The ambitious pathway outlined by the Nordic countries, who specifically wants to act in four key areas:

  1. Strengthen incentives for investment and innovations in energy technologies.
  2. Boost European cooperation on grid infrastructure and electricity markets.
  3. Reduce process-related emissions in industry
  4. Accelerate transport decarbonisation

 

1.Strengthen incentives for investment and innovation in energy technologies.

The Renewable Energy Policy should accelerate the  roll-out of key flexibility technologies and  incentivise their utilisation for flexibility through market mechanisms and regulation. Markets must also adequately compensate flexibility services such as demand response in industry and  buildings, as well as the flexible operation of small power plants. Information technology (IT) infrastructure (smart meters) and IT platforms (consumer Apps or control systems) will be important  in achieving a rapid penetration of these flexibility services.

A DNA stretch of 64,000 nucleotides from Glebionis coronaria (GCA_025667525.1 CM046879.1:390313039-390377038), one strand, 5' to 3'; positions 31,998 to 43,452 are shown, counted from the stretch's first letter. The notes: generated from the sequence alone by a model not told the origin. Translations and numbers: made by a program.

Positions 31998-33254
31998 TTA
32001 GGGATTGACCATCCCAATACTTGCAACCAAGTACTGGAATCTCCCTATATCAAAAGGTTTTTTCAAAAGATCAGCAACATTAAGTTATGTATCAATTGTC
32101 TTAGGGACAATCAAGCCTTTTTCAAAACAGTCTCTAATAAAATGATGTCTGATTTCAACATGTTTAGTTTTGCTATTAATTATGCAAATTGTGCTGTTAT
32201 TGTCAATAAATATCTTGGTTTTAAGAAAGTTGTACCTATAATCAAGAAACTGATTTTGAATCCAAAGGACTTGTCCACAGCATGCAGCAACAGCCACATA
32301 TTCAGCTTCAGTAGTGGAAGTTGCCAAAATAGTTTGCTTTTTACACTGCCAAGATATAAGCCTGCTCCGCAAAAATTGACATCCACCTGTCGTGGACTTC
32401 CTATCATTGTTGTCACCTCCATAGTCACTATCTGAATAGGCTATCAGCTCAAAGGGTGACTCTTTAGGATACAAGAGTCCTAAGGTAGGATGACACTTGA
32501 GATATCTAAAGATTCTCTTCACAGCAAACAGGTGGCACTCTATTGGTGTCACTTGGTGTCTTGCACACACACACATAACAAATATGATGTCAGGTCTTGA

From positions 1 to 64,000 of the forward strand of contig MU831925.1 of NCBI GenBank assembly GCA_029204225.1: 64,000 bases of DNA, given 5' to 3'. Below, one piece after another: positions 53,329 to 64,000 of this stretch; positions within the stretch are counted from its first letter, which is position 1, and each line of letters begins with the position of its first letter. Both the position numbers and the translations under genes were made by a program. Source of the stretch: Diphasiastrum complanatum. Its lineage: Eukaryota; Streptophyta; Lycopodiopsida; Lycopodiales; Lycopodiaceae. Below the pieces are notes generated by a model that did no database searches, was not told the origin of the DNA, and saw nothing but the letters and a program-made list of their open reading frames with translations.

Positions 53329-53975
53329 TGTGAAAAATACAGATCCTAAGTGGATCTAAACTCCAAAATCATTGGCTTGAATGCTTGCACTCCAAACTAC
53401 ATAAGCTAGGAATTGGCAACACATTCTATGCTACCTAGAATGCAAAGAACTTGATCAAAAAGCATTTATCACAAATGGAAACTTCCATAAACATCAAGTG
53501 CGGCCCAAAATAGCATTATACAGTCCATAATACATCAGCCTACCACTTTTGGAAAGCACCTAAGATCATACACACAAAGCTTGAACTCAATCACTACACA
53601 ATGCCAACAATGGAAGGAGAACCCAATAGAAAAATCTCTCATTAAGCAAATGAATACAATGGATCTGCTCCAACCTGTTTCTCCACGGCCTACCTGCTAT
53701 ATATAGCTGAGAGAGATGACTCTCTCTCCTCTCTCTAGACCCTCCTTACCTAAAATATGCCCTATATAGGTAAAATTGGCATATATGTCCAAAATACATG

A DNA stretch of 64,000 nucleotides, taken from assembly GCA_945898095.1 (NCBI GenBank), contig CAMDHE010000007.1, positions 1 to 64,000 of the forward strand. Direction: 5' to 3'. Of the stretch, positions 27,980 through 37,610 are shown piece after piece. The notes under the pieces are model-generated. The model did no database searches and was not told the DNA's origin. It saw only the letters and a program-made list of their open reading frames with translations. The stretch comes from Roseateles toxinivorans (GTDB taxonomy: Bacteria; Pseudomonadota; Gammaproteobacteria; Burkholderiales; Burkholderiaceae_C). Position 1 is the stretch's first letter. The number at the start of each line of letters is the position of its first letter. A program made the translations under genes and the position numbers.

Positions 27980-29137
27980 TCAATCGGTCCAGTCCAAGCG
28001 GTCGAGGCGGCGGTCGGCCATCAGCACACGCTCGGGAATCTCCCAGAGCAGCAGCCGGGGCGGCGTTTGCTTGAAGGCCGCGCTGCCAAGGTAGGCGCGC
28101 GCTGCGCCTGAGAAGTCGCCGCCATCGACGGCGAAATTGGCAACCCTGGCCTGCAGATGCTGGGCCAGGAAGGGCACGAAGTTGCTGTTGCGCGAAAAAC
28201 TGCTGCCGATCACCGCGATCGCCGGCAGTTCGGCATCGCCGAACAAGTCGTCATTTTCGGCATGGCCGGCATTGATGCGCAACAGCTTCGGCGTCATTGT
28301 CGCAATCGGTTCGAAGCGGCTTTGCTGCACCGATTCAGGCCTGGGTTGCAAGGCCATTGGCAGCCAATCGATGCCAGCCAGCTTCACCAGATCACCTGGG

2. Boost European cooperation on grid infrastructure and electricity markets.

Coordinated effort to strengthen domestic grids and install new transmission lines is needed to  establish the future Nordic and European electricity system (‘The Green Battery Strategy’).  Regional collaboration on infrastructure planning is needed to ensure optimal investments and avoid bottle-necks in the grid. Coordination among Nordic governments is vital to ensure that policy accelerates  technological and regulatory progress in order to reduce total costs. Cooperation in reforming the common Nordic electricity market to allow greater flexibility and accommodate higher shares of variable renewables will also be important.

3. Reduce process-related emissions in industry.